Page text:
OctoberAcquired: Received as a gift Format: Paperback, pages Review: A culinary biography of Queen Victoria and a history of attitudes toward food, cooking and dining in the Victorian era.
Early life[ edit ] Louisa May Alcott was born on November 29, in Germantown which is now part of PhiladelphiaPennsylvania, on her father's 33rd birthday. She was the daughter of transcendentalist and educator Amos Bronson Alcott and social worker Abby May and the second of four daughters: Bronson Alcott's opinions on education and tough views on child-rearing shaped young Alcott's mind with a desire to achieve perfection, a goal of the transcendentalists.
The three years they spent at the rented Hosmer Cottage were described as idyllic. After the collapse of the Utopian Fruitlands, they moved on to rented rooms and finally, with Abigail May Alcott's inheritance and financial help from Emerson, they purchased a homestead in Concord.
They moved into the home they named " Hillside " on April 1,but moved inselling to Nathaniel Hawthorne who renamed it The Wayside.
Moving 22 times in 30 years, the Alcotts returned to Concord once again in and moved into Orchard Housea two-story clapboard farmhouse, in the spring of Most of the education she received though, came from her father who was strict and believed in "the sweetness of self-denial.
She later described these early years in a newspaper sketch entitled "Transcendental Wild Oats. Her sisters also supported the family, working as seamstresses, while their mother took on social work among the Irish immigrants.
Only the youngest, May, was able to attend public school.
Due to all of these pressures, writing became a creative and emotional outlet for Alcott. Inshe and her family served as station masters on the Underground Railroadwhen they housed a fugitive slave for one week and had discussions with Frederick Douglass. At one point inunable to find work and filled with such despair, Alcott contemplated suicide.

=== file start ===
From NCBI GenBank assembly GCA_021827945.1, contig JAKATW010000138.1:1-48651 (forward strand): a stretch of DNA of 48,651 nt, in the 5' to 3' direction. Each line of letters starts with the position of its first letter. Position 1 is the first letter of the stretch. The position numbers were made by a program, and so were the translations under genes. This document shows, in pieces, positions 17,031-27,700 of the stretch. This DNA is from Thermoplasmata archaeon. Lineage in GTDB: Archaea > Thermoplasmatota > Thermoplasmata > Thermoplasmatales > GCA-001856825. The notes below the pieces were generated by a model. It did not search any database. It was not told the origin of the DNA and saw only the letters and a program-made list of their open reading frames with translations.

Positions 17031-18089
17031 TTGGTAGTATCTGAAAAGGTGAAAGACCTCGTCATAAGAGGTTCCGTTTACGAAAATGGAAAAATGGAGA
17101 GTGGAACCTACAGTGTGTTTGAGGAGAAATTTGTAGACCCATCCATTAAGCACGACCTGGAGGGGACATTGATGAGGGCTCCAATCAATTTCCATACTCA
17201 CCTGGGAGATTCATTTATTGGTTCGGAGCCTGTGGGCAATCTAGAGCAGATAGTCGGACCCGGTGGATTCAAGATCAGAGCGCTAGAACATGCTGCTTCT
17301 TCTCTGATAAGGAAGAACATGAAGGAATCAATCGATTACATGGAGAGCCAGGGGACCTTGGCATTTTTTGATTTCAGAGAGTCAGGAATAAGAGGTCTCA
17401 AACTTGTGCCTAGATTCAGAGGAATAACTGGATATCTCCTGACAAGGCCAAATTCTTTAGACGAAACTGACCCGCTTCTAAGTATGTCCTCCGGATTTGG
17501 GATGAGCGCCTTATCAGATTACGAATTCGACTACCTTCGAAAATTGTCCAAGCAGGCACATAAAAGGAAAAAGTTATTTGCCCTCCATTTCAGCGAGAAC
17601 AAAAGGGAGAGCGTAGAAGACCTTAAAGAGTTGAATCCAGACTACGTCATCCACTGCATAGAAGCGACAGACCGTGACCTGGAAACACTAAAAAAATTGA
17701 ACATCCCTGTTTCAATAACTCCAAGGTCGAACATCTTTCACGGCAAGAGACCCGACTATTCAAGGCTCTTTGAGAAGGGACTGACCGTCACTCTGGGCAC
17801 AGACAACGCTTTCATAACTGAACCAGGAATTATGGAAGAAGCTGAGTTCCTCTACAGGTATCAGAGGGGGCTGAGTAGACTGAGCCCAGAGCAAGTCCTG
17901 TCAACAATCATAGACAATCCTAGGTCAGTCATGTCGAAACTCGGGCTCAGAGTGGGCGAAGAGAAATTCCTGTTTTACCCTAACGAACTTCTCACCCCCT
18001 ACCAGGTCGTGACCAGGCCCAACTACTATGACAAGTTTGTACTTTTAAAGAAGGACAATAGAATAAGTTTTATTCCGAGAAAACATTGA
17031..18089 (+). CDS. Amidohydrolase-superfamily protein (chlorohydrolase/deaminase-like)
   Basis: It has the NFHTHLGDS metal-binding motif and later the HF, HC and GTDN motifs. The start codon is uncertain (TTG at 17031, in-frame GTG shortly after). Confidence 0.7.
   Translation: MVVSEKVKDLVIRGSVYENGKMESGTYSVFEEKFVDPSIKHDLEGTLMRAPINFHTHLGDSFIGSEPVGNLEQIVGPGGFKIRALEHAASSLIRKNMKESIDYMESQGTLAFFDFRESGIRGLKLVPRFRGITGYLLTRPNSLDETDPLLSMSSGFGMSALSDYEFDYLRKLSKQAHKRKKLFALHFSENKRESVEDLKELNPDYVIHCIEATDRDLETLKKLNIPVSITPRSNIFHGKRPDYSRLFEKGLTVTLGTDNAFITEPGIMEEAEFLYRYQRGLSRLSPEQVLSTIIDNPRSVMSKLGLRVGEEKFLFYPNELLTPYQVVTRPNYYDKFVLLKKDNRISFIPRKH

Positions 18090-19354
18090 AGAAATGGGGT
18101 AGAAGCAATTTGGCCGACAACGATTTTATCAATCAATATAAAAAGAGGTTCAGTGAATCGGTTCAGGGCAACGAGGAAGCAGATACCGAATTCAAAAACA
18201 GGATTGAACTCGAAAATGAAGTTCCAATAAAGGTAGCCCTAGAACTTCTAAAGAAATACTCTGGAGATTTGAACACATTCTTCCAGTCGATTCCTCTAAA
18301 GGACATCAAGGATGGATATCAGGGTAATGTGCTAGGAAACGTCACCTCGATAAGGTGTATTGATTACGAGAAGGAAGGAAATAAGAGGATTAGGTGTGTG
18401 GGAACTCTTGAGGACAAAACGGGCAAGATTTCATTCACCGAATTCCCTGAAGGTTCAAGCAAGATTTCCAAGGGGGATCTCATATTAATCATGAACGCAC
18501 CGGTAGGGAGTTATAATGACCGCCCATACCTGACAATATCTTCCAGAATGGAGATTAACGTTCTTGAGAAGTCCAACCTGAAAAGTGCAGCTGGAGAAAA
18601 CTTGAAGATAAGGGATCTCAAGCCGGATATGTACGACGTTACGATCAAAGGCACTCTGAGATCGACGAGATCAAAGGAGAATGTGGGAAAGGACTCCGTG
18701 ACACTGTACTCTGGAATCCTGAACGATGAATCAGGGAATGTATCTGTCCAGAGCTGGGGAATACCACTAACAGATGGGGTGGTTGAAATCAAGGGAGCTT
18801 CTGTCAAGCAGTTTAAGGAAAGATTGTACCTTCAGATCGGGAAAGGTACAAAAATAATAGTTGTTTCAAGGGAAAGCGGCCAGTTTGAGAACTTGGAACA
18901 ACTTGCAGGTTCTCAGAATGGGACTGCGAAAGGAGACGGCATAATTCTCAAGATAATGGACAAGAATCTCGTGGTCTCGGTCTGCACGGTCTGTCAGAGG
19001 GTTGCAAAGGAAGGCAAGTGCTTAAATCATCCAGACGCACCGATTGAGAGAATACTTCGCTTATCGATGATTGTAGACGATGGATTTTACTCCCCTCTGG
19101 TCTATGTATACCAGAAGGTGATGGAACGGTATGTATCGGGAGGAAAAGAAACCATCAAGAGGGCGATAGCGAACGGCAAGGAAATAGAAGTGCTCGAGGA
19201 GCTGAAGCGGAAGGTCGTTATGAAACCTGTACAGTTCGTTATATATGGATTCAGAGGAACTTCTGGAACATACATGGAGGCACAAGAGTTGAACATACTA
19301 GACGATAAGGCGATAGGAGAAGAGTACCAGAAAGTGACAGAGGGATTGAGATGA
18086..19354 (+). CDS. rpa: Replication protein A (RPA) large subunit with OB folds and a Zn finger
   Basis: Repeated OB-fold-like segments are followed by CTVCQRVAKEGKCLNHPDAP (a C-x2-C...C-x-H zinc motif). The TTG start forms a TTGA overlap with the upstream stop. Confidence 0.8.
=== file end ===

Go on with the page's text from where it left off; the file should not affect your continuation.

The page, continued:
This felt, to Alcott, to be a breaking up of their sisterhood.
InAlcott began writing for the Atlantic Monthly. Her letters home—revised and published in the Boston anti-slavery paper Commonwealth and collected as Hospital Sketchesrepublished with additions in  —brought her first critical recognition for her observations and humor.
Her main character, Tribulation Periwinkle, showed a passage from innocence to maturity and is a "serious and eloquent witness". Her protagonists for these books are strong and smart. She also produced stories for children, and after they became popular, she did not go back to writing for adults.
Other books she wrote are the novelette A Modern Mephistopheleswhich people thought Julian Hawthorne wrote, and the semi-autobiographical novel Work Alcott became even more successful with the first part of Little Women: Part two, or Part Second, also known as Good Wivesfollowed the March sisters into adulthood and marriage.Braithwaite, BYU, LITTLE WOMEN Barnes & Noble Classics (New York: ) Concept/Vocabulary Analysis Literary Text: Little Women by Louisa May Alcott Issues Related to this Study of Literature.
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Please review the FAQs and contact us if you find a problem. Credits: 1 Recommended: 10th, 11th, 12th (This is typically the 11th grade course.) Prerequisite: Literature.
Little Women (Annotated with Biography of Alcott and Plot Analysis) - Kindle edition by Louisa May Alcott, Golgotha Press. Download it once and read it on your Kindle device, PC, phones or tablets. Use features like bookmarks, note taking and highlighting while reading Little Women (Annotated with Biography of Alcott and Plot Analysis).
In Little Women, the March family recognizes the power and importance of being in nature. Marmee routinely insists that her daughters go outside, and so they have created their Busy Bee Society.
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